Shutter vane 14 just behind the front rotating disk intercepts shot flowing to the rear disk. It is operated by rotary solenoid 28. Solenoid 28 is, in turn, controlled by a timing circuit (not shown) to insure equal exposure time for all tests. After running several tests and scanning the shot stream, it was determined that the average velocity of the particles in the steam could be considered a constant. The average velocity had a range from about 2000 to 2200 in/sec as shown in the graph of FIG. 4. There did appear to be some variation in the velocity, but it was very small compared to the average velocity. The variation in velocity is most likely due to the path a particle takes through the nozzle. In particular, particles that bounce off the nozzle walls will be retarded relative to those that go straight out. Because there are an infinite number of paths out of the nozzle, the particles' position at some distance from the nozzle is truly random regardless of whether it bounced or passed cleanly through the nozzle.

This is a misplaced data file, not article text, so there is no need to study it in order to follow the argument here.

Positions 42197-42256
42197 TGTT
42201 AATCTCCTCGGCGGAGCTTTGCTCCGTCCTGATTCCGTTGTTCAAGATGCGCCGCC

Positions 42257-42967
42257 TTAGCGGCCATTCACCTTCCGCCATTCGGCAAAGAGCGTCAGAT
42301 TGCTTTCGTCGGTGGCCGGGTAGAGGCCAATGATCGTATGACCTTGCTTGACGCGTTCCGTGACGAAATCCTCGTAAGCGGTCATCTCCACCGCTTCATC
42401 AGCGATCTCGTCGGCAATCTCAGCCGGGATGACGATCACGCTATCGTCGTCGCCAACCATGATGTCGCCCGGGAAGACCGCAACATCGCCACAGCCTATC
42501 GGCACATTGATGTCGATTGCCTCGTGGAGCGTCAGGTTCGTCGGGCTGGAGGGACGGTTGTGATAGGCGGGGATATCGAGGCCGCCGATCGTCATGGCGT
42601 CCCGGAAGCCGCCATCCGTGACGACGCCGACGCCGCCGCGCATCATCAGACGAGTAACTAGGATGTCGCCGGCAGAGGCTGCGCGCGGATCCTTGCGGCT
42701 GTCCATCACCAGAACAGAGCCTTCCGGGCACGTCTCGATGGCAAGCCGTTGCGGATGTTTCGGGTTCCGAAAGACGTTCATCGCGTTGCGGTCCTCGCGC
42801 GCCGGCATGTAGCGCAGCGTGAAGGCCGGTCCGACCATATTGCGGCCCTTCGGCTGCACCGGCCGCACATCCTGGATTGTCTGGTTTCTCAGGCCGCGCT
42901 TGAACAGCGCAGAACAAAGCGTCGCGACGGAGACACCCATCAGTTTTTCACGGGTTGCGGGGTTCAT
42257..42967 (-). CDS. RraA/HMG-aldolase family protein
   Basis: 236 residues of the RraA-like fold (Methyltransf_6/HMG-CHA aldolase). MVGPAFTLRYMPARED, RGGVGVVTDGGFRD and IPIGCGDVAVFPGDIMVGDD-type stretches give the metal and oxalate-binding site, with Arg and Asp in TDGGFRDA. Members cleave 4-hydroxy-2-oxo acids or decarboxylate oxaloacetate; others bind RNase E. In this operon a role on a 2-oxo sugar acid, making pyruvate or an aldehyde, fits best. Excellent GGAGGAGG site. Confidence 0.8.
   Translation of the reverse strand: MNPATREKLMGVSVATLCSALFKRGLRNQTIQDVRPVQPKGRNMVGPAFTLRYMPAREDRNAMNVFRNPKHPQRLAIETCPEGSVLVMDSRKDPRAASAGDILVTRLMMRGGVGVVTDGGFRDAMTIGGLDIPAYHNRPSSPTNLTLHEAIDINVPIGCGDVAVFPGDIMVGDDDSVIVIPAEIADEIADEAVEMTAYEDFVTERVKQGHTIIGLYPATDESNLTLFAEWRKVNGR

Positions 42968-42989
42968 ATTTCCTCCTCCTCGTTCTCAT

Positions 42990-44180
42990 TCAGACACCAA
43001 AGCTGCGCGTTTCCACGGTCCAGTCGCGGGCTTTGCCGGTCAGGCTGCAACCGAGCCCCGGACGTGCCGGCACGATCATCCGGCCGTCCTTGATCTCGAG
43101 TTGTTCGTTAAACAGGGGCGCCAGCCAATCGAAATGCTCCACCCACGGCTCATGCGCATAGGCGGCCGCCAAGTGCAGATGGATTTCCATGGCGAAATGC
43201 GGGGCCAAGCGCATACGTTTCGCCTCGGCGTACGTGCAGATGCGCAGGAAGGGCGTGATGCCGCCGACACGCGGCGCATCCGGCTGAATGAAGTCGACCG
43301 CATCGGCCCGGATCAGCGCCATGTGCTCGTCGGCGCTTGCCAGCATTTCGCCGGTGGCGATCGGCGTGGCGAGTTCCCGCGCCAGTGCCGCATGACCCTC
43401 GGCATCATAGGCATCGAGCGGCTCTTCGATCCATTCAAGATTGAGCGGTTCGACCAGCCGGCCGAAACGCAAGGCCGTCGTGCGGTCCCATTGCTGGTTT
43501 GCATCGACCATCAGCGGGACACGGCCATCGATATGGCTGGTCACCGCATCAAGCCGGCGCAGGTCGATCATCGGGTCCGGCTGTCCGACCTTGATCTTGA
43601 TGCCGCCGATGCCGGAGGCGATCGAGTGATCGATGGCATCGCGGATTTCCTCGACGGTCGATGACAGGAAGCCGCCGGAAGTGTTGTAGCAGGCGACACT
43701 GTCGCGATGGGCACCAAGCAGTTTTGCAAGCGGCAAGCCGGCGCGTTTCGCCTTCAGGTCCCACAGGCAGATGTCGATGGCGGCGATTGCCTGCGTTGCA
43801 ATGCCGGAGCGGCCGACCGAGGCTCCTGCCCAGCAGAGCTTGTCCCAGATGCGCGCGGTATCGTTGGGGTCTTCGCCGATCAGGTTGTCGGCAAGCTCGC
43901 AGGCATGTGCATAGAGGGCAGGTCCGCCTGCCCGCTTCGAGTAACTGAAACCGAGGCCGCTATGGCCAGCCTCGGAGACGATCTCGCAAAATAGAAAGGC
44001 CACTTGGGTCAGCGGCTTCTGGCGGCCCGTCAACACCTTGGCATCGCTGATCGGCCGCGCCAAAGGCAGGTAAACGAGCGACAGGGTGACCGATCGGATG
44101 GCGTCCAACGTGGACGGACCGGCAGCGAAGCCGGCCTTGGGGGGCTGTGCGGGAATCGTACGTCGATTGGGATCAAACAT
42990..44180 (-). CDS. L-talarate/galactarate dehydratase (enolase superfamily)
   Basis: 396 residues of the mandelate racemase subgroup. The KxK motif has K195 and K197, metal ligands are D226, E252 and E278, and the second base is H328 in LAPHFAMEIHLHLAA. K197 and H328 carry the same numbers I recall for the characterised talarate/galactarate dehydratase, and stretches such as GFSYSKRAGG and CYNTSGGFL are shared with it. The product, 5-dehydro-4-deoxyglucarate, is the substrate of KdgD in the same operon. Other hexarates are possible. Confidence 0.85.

Same operating conditions are employed in Example 1.
In example 2, a suction-type peening gun manufactured by Cyclo-blast Dry Hover Company, Henworth, N. J. is used.
When using the suction-type peening gun, the average velocities were constant at about 1000 in./sec as shown in the graph of FIG. 5. This was about half the velocities recorded when using the pressure pot peening gun. The data was taken under similar conditions, so it is obvious that the two gun types performed differently. The difference can be attributed to the particles in a pressure pot machine already having a relatively high velocity before they reach the nozzle for final acceleration.